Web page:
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Balanced Budget Amendment Roadblocks Abound

Some conservatives in Washington, D.C., can’t wait to send a balanced budget amendment to the states. But it’s not clear whether the states would be excited to get it.

A constitutional amendment requiring the federal budget be balanced in most years would face a bruising and most likely fruitless fight in the states, 38 of which would need to approve the amendment.

Even if the 26 GOP-controlled states are able to pass a balanced budget amendment in unison, coastal liberal states could band together to block it. By adding up left-leaning states on either coast — including Vermont, Massachusetts, California and Washington — it is relatively easy to get to 13, the number required to block an amendment to the Constitution.

When Republicans seized control of the House in last fall’s wave election, they swept in GOP legislators who now control statehouses at a record high number. According to the National Conference of State Legislatures, the GOP has not held so much power in the states since 1952.

Despite the high-water mark, which Democrats predict won’t last long, the odds for passage of a balanced budget amendment are slim.

Seth Masket, a politics professor at the University of Denver who has written extensively on state legislatures, thinks it is “pretty unrealistic” for an amendment to earn enough support in the states.

“It would be pretty impressive if all 26 Republican state legislatures pass this,” he said.

The process for passing an amendment can take decades, and Masket said it looks unlikely the GOP would be able to strike quickly while it holds this much power.

After all, the proposed amendment has not made it far in Congress. Though the recent bill raising the debt ceiling requires a vote on the amendment by Dec. 31, other stand-alone efforts have garnered little bipartisan support. Conservatives have consistently filed bills for a balanced budget amendment since the Reagan administration. But they’ve never gone anywhere. Though it has not always been the case, recent votes on balanced budget amendments in Congress have fallen almost entirely along party lines as Members eye the 2012 elections.

But if Congress is a major obstacle to the amendment now, the states would be an even bigger one down the road, in part because of the partisan split.

The GOP’s Cut, Cap and Balance Act included the amendment as its centerpiece during the recent debt limit negotiations. Just five Democrats in the House supported it. In the Senate, a prominent proposal from Utah Republican Sens. Orrin Hatch and Mike Lee was co-sponsored by all 47 Republicans, but no Democrats. That bill would cap domestic spending at 18 percent of gross domestic product unless a two-thirds majority was reached in Congress.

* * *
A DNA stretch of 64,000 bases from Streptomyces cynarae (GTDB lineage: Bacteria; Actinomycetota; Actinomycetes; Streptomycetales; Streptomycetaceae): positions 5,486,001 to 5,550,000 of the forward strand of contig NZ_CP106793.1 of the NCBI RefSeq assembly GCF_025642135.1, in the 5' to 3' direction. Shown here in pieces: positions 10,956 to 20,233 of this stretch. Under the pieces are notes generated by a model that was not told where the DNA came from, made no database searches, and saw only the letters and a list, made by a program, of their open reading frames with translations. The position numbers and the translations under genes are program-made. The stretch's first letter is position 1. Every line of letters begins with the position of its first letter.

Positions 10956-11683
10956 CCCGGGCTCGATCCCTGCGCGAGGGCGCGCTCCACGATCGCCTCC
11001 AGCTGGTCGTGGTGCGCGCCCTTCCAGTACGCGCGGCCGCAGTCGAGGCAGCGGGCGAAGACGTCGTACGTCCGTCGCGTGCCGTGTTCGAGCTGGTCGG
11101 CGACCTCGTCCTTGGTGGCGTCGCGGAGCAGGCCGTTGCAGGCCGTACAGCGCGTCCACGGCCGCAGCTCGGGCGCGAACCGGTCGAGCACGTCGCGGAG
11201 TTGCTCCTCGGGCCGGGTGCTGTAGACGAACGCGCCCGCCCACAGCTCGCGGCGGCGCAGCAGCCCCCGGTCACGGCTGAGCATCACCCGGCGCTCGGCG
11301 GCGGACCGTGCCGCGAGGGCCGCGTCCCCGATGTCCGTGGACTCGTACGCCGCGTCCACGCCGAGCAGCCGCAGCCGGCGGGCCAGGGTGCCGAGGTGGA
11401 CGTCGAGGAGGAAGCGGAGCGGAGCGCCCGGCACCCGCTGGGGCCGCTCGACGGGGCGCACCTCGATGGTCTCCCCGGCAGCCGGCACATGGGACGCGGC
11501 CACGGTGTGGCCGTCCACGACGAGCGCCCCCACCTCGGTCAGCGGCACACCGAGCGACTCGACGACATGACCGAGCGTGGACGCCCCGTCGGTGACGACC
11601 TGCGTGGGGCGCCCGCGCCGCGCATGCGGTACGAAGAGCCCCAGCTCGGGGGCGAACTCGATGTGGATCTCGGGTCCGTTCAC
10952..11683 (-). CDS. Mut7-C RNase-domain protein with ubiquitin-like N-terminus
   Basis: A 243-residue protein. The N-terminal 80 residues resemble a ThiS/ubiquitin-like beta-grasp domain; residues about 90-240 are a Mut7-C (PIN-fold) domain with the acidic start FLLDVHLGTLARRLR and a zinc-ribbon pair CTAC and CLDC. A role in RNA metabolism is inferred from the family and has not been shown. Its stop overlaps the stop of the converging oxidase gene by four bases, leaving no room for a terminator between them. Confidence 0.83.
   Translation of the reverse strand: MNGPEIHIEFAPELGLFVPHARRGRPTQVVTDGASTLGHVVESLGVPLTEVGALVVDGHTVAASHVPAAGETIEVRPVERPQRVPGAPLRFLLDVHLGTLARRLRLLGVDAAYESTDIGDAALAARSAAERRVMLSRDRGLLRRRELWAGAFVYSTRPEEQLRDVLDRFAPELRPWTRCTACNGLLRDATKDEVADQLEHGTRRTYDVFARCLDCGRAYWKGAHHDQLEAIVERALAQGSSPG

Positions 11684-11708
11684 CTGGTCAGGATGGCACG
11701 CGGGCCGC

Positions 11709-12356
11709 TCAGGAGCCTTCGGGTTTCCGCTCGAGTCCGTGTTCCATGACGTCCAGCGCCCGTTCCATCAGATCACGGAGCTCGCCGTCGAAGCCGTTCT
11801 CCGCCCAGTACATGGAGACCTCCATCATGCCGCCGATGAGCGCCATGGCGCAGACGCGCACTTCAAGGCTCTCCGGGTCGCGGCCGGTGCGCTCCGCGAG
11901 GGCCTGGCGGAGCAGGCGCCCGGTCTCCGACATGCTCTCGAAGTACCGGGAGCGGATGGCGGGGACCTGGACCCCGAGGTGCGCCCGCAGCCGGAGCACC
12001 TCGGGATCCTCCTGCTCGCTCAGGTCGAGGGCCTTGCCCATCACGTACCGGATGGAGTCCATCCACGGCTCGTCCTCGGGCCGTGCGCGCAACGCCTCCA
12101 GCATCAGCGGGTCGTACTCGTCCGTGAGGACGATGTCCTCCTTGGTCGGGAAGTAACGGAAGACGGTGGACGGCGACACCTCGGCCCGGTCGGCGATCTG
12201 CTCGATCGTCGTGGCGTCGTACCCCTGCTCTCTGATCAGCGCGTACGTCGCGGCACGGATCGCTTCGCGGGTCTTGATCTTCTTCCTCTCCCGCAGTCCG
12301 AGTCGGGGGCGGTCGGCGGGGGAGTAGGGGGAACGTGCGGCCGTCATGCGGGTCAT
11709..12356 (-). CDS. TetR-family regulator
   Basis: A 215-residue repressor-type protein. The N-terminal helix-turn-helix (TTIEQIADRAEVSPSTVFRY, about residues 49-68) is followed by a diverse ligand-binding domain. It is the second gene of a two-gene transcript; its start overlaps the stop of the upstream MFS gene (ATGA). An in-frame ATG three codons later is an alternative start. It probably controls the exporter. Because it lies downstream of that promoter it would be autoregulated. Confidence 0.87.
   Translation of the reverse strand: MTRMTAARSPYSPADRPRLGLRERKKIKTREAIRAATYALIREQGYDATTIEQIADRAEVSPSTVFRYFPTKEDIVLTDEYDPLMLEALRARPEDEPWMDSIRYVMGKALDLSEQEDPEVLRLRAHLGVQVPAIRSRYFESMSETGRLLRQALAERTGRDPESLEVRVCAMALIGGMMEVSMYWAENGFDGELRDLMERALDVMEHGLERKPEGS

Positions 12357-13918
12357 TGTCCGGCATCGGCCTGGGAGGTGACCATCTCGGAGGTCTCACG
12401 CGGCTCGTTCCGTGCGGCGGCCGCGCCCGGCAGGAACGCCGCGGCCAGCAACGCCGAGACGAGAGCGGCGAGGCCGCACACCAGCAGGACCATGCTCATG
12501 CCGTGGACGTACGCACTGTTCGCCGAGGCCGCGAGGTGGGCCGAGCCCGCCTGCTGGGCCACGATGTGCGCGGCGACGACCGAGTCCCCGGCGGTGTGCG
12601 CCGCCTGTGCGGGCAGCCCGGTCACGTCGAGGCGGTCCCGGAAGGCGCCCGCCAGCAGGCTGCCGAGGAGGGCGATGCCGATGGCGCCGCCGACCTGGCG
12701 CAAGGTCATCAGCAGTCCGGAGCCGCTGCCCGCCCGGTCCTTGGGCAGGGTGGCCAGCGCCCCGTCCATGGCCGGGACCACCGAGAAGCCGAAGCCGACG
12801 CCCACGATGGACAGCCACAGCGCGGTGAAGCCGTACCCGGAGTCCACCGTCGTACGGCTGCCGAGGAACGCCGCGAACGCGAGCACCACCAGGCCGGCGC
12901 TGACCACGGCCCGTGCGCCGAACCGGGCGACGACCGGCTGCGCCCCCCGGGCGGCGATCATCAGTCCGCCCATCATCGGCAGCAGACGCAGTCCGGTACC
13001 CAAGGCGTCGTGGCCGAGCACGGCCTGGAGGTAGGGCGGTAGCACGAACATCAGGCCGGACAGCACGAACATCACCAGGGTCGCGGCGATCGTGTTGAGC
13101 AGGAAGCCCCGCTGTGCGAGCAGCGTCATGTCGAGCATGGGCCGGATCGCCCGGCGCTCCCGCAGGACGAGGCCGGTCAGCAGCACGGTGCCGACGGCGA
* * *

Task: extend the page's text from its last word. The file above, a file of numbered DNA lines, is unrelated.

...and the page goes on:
According to Democratic state Rep. Chad Campbell, Minority Leader in the Arizona House, if a partisan balanced budget amendment somehow makes it through Congress, which is a tough climb as it is, support might not be strong enough to bring in the required states for ratification.

He said he was not even sure all the conservative Western states would come together to vote for it, though he conceded it would likely pass his state.

“I would not consider that a bellwether,” he said. “It will be up for a tough debate in most Western states.”

One of the problems with a balanced budget amendment in the eyes of its state-level opponents is the possibility of losing federal assistance. Every state but Vermont has a legal requirement of a balanced budget, according to the National Conference of State Legislatures.

Many states depend on the federal government to help prop up social services. Democratic state Rep. Jon Sesso, Minority Leader in the Montana House, said he worries that funding for his and other state’s safety nets might be one of the first things to go if the government was forced to carry a balanced budget.

“I am very concerned that the programs we have supported that are designed to help the least advantaged in our state are at risk,” he said. “That is a big deal.”

According to Sesso, states faced with their own budget cuts may no longer be able to count on the federal government to support social services. They would be forced to make even more cuts than many already have.

Republican state Rep. Jeremy Hutchinson, who authored a resolution in Arkansas in favor of the amendment, dismissed those concerns. “We don’t care what Vermont does,” he said.

Despite these divisions, there has been some movement on the state level in favor of a balanced budget amendment. Six states have passed resolutions this year calling on Congress to pass an amendment and send it to the states; in Oklahoma, 64 lawmakers signed a letter of support from their state.

Florida Gov. Rick Scott and the state’s legislative leaders also pledged support for the balanced budget amendment, though a resolution supporting the amendment died in the Florida House of Representatives earlier this year.

“Florida will be the first state to set a special session to ratify it,” should Congress send an amendment to the states, Scott said in a July statement.

Alan Parks, director of Americans for a Balanced Budget Amendment, sees a path to victory for the amendment. He thinks it is Congress that is the major obstacle.

“If it gets passed through Congress, it could pass the states,” he said.

That’s a big if. And supporters will need to exercise patience.

The 27th Amendment, which limits  changes to Congressional pay, took 203 years to be ratified.

Some have suggested that to try to boost the chance of ratification, conservative supporters could do something similar. The thinking is with more time, supporters would be able to convince more states to get on board.

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